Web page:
note: This post was scheduled yesterday, the first Sunday in Advent. Due to unforeseen computer glitches, it didn't post. The sentiment remains the same.
Advent, the time of waiting and expectancy. It is one of my favorite liturgical seasons. It marks the beginning of the new liturgical year. Happy New Year! No champagne needed. We don't put up our Christmas tree for a few more weeks. As young parents our goal was two fold. One it allowed us the opportunity to celebrate and share with our children the holy season of Advent, and it also allowed us to keep the "Gimme!" frenzy under control with four small children. For years we used a book that was written for young families to pray with our Advent wreath. They became so attached to this little book, they were older teenagers before we were able to get them to let it go. They were a bit old for "be kind to your brother" for an Advent reflection. We use more adult materials now. It has become a well loved tradition in our family.
An Advent reflection
Gift of Wonder"Each year, God asks us to shed one more coat of awareness, one more dream state and come alive to the vision of God’s plan for each of us and the world-at-large.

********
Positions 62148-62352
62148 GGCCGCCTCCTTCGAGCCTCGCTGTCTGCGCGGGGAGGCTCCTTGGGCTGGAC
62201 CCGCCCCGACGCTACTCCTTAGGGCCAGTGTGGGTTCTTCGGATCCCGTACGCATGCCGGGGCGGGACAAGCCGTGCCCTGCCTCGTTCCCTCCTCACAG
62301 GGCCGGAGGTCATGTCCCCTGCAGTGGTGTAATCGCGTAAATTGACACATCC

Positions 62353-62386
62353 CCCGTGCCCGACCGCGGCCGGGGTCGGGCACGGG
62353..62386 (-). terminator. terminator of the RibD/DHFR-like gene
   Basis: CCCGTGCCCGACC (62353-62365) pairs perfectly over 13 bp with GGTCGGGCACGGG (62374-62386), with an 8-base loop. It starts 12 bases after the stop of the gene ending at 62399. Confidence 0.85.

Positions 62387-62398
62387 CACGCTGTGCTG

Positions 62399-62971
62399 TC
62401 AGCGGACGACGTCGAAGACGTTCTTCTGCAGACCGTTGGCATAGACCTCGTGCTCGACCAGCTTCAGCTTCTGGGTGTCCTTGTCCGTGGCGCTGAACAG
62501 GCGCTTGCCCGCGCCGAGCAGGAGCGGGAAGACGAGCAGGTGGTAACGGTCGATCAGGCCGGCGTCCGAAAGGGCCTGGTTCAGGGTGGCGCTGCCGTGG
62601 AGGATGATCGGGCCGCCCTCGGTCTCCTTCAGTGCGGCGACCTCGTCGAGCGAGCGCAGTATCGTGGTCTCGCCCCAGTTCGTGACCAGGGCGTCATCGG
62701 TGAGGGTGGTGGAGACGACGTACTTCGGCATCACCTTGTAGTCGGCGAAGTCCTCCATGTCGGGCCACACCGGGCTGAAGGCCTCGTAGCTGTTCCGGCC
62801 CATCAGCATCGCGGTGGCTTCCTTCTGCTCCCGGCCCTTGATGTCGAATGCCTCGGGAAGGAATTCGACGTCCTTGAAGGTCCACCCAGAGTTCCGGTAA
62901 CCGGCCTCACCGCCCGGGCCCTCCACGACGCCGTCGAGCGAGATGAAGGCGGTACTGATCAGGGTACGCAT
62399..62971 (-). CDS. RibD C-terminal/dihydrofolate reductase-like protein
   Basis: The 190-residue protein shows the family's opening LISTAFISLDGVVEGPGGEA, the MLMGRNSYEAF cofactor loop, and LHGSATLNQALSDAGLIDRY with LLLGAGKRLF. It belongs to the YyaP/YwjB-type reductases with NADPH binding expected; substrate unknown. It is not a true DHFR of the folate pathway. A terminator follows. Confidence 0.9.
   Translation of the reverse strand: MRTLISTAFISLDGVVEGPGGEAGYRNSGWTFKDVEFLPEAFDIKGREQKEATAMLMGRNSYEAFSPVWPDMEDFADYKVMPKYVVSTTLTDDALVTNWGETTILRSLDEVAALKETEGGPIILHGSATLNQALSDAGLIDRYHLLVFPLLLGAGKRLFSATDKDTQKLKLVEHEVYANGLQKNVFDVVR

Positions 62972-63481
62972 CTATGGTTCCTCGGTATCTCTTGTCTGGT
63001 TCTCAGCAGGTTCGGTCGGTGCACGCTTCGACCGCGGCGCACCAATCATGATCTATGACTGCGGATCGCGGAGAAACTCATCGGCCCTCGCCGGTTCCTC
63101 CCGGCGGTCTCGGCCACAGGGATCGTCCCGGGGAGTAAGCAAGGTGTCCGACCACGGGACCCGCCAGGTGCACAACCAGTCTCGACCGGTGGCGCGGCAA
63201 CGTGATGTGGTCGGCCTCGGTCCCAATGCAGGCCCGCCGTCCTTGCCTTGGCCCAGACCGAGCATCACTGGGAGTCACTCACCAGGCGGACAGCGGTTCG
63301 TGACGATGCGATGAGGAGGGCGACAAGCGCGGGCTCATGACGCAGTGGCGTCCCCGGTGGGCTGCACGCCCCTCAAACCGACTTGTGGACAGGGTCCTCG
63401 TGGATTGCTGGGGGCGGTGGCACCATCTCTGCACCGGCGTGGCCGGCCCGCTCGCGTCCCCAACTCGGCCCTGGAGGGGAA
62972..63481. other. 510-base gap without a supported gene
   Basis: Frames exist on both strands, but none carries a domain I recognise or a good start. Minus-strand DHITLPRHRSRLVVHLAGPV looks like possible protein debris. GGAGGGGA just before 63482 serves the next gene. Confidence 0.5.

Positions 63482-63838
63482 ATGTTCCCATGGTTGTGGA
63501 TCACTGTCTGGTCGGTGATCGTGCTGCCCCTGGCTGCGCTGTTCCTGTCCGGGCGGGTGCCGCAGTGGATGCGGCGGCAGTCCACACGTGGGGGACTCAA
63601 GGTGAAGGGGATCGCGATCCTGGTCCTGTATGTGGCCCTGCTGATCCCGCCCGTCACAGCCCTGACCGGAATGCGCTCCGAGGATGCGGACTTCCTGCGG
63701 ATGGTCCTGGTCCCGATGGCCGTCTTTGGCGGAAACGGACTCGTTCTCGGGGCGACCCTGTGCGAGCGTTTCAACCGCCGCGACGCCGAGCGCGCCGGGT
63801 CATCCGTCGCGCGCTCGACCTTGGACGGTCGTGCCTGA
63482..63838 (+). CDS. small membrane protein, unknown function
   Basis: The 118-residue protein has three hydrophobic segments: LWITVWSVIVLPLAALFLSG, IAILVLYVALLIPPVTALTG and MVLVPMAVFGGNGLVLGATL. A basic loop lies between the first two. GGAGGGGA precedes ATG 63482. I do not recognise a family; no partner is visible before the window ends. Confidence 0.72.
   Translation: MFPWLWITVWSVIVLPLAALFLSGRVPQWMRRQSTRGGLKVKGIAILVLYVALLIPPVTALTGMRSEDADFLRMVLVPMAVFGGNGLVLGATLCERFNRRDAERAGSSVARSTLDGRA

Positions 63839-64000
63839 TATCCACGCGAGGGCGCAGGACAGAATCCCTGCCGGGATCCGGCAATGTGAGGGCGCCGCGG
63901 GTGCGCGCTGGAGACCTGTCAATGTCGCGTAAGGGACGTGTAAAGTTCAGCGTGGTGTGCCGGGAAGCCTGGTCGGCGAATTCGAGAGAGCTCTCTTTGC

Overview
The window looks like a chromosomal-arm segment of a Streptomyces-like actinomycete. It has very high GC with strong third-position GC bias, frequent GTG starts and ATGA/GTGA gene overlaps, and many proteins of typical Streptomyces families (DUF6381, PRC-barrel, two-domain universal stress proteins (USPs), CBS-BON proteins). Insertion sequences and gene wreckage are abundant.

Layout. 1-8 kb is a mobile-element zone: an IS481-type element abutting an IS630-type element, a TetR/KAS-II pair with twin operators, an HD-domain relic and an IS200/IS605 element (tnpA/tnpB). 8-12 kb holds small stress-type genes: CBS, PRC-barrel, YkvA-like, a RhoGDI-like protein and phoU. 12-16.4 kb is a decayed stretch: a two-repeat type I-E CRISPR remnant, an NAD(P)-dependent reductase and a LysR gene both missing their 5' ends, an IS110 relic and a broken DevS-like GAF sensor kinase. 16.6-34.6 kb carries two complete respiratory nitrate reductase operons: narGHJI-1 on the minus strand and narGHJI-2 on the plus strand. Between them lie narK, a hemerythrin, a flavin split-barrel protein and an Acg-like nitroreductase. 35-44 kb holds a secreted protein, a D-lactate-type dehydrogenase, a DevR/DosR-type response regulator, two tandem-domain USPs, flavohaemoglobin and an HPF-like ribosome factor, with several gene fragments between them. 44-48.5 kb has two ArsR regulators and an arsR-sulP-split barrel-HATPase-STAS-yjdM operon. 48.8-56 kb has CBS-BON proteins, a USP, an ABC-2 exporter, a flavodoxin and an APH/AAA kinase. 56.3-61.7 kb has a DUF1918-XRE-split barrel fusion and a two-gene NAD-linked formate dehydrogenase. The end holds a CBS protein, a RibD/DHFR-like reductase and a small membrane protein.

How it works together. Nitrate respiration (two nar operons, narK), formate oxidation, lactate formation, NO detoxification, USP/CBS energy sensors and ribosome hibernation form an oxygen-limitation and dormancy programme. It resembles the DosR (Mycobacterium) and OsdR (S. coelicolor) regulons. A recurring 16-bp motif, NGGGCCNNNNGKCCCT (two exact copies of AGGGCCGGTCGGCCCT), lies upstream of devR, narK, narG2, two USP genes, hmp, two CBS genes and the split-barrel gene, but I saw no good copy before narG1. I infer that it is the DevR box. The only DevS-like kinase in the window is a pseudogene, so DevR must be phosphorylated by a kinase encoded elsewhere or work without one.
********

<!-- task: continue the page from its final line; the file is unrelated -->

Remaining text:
"The older we get, the harder this is to do. As children we had a sense of wonder. Our eyes were wide open and drinking in the fascinating gifts we beheld…Our thirsty souls could not have enough of the wonders of creation.
"Then, somehow, we grew too old to dream. We tired of the abundance of the world, or at least grew weary of keeping up with the feast of life, and stepped away from the banquet of life.
"The natural gift of wonder God gave us as children was meant to be kept alive.…Instead we let wonder go to sleep. We entered the typical dream state of most humans.
"Why else does Jesus tell us today, ‘Stay awake!’…Advent says, ‘Wake up and realize the gifts of love you have received.’
"…Psychology says, ‘Let go.’ Spirituality says, ‘Wake up.’ In both cases there is a withdrawal from the busyness of daily life (our dream state) and a waking up to the subconscious and spiritual depths of ourselves."
. . . . . . . . . . . Rev. Alfred McBride, O. Praem
Advent blessings to you, faithful reader. May this time of waiting, of looking for light in the darkness, of the coming of the Incarnation richly bless you in the days approaching Christmas.